This paper aims to evaluate the cellular injuries associated with spray‐drying of Lactobacillus rhamnosus GG (LGG) in trehalose/monosodium glutamate (MSG) media by means of flow cytometry measurements; and also whether, and to what extent, the probiotic remain stable and viable in food formulations.
Spray‐drying was applied in the production of trehalose‐based preparations containing LGG. To gain more insights on the cellular damages that must have occurred during drying, flow cytometric analysis was applied in combination with carboxyfluorescein diacetate (cFDA) and PI stains. Spray‐dried samples were observed by scanning electron microscopy (SEM). The storage stability of spray‐dried LGG was monitored in food samples over a period of time.
It was observed that during spray‐drying, 1.80×109 CFU/ml viable counts, which were equivalent of 68.8 per cent cells, were recovered in trehalose matrices but on incorporating 12.5 g/l MSG as a carrier component, survival rates were significantly improved. Density plot analysis showed a higher degree of membrane damage in cells spray‐dried in trehalose without MSG. SEM revealed no difference in the shapes and surfaces of spray‐dried samples. Evaluation of the recovery rates of LGG, initial count of ∼109 CFU/ml or g, at storage time intervals revealed a minimum level of ∼105 CFU/ml in apple juice after 12 days and ∼107 CFU/g in chocolate beverages after ten weeks.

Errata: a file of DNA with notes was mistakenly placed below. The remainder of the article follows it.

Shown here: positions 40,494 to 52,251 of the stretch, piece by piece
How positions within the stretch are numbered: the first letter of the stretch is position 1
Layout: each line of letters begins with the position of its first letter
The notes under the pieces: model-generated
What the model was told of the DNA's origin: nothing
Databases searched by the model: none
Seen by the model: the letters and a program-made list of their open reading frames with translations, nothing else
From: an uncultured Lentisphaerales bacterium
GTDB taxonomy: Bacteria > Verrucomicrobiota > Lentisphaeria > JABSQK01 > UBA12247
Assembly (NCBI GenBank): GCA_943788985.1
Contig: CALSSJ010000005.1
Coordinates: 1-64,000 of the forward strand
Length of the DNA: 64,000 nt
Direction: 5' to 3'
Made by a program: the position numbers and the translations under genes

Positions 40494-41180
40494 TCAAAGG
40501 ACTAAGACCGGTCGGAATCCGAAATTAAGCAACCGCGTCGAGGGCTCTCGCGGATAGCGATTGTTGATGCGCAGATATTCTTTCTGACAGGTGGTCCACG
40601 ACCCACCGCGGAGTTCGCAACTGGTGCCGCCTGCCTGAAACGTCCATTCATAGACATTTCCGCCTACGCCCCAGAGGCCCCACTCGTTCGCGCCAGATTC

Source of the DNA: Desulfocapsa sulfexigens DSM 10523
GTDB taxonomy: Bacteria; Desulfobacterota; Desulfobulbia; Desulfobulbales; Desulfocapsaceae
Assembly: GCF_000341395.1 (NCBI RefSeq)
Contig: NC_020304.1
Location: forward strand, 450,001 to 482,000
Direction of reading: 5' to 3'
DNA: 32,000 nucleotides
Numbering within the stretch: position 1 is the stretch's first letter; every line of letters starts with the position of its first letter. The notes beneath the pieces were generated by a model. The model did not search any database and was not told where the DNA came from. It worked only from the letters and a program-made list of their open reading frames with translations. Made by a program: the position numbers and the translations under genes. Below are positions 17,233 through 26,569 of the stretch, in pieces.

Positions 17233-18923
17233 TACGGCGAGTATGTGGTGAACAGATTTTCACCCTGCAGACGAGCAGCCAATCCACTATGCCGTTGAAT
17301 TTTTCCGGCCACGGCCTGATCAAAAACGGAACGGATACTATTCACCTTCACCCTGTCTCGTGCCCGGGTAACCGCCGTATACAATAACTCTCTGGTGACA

The potential contribution of MSG as a carrier component with trehalose in preventing higher losses during spray‐drying and food storage is pointed out in this study.
Oluwaseun Sunny‐Roberts, E. and Knorr, D. (2011), "Cellular injuries on spray‐dried
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